What particularly struck me about Varoufakis’ delusionalism was his call to the secular liberal middle class to take back the initiative they promptly lost when the Arab Spring sprang and militantly sectarian Islam started to show its real power. The seculars were promptly shunted aside and now they represent a very large section of the refugee flows into Europe, because the thin veneer of westernism promptly found itself delegitimised and depowered the moment the protective shield of the secular dictatorships was removed.

    Yanis, while there are some minor echoes of the thirties today, what is now going on is much more profound because it represents the crumbling of not just an economic order, but the secular state and the consumer social materialism that has been so intimately tied into it.

    Last week in Jakarta, there was a demonstration of 100,000 Muslim militants demanding the resignation and trial for blasphemy of the city’s Christian Chinese governor. He had had the temerity to question a verse in the Koran that suggested that Muslims should not accept the rule of non Muslims. It is a sign of the times as to just how badly Westernism is travelling everywhere. The rise of Islam is a symptom of that.

    Modern societies are travelling as badly in the cultural/ideological department as the economic and ecological ones. And poor old Yanis Varoufakis doesn’t have a clue.

  2. john hayward

    November 15, 2016 at 3:29 pm

    I’m not sure about the silver lining at this crossroads.

    At the last crossroads, in the 1930s, H sapiens took the road down the hindbrain. This time Trump has put sapience itself on the banned list and the Coalition has maintained a respectful silence.

    John Hayward

  3. Kim Peart

    November 15, 2016 at 10:32 am

    “Humanism” without survival is a total failure of human values, because the failure to survive is extinction, and there can be no “humanism” in the grave.

    NAZI Germany had a space program, put to work for war, but under Wernher von Braun’s genius, later delivered the Saturn V Moon rocket that opened the way to serious space development.

    The Moon program opened the way to energy transition from fossil fuel to stellar energy, with solar power stations in space, but America lost the plot, gave up the ghost on serious space development and as a direct consequence, delivered the to the World a carbon crisis, where we have burnt too much fossil fuel for too long.

    The carbon problem was first identified in the 1800s, reported on in a New Zealand newspaper in 1912 and included in a 1965 White House science report, so there was no excuse for anyone to be ignoring such a commonly known problem.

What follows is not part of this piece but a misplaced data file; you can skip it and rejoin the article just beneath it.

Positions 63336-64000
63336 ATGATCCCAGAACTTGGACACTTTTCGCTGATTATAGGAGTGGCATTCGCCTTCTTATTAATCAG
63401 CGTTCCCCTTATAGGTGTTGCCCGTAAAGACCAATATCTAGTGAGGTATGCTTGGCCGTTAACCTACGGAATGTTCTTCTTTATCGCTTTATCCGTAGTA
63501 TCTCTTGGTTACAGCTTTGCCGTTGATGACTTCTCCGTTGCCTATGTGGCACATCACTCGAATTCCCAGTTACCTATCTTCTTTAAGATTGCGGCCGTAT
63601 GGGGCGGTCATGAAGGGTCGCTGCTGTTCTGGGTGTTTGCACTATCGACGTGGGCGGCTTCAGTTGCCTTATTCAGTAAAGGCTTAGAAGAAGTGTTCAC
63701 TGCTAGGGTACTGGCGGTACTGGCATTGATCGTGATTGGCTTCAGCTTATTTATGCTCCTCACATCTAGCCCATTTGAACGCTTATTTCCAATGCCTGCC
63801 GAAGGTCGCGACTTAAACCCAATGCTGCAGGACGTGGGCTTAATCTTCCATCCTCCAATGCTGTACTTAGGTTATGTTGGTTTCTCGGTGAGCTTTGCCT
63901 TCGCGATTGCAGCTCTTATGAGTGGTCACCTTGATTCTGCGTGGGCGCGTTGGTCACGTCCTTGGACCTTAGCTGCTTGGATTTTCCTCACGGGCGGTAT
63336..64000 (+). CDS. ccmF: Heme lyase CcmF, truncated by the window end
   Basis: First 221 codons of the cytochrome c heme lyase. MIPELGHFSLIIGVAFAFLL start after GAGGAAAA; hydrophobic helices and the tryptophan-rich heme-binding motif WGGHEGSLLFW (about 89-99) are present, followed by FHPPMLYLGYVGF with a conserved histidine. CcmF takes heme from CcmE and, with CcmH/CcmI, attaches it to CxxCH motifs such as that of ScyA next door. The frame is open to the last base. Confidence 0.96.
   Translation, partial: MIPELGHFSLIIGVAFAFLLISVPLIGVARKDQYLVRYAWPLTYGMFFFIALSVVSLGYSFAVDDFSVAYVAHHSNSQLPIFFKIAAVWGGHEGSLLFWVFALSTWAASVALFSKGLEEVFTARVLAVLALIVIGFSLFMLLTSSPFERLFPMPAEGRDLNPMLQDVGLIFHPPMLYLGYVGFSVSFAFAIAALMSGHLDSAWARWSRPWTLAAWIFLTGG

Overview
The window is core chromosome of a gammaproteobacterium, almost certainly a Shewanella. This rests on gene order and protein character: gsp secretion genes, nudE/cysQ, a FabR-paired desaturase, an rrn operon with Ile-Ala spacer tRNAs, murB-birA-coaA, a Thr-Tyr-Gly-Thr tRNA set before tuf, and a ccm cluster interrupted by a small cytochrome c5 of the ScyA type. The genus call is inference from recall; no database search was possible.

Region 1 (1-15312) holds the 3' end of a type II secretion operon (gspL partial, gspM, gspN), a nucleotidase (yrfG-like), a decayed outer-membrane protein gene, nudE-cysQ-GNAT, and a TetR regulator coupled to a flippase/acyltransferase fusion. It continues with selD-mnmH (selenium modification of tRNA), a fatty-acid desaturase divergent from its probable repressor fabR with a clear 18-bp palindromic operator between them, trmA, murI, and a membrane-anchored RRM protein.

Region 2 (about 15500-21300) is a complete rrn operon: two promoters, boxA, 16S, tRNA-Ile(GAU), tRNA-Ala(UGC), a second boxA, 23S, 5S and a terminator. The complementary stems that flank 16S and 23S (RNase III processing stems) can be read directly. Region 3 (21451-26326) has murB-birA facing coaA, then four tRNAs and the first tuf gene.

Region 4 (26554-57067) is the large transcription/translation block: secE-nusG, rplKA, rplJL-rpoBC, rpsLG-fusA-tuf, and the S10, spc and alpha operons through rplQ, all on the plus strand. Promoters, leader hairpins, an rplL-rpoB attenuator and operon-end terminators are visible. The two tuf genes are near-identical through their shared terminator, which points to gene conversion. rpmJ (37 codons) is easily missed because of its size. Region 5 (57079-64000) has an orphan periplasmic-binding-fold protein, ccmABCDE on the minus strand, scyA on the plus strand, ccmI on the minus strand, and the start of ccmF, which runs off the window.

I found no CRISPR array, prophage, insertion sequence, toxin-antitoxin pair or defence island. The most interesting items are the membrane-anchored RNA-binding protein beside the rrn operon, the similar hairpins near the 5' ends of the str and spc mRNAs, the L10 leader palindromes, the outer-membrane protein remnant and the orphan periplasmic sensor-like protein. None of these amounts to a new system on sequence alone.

Now we stand on extinction road, should predictions be realised of a runaway greenhouse effect, because there is too much CO2 in there air, and now the Earth is releasing greenhouse gases from a fast warming Arctic.

    I read that the last time CO2 was at 400 ppm, the Earth was 3C hotter and sea levels were 5 metres higher.

    We are now gunning to pass 500 ppm CO2 in the air.

    Why defeat the NAZIs, acquire all their space technology, and their space team, and then surrender to carbon energy power, when the consequences of burning fossil fuel were a known risk?

    There will be no “humanism” in an early heat death of the Earth, that includes human extinction.

    The suffering on that road will be immeasurable.

    If survival can be defined as a primary human right, then now the status quo has been broken by Trump, a status quo that pandered for too many decades to carbon energy power, the wise move would be to get back to the future and direct all efforts into calls for Trump, Putin and all World leaders to collaborate on serious space development.

    Then we would have the energy to extract excess carbon from the air, the industry in space to build a sunshade in space to help cool the Earth, and be able to use the power of the Sun to create a stellar economy with the level of wealth that sends poverty into history.

    That would solve the refugee problem as well.

    So if anyone wants “humanism” and dislikes the thought of the suffering on the road to extinction, delve into the history, understand how we have been duped by carbon energy panderers, and demand investment in survival.

    That will be the real silver lining for the World’s progressives.

    That will be the future for Australia, if we want a future.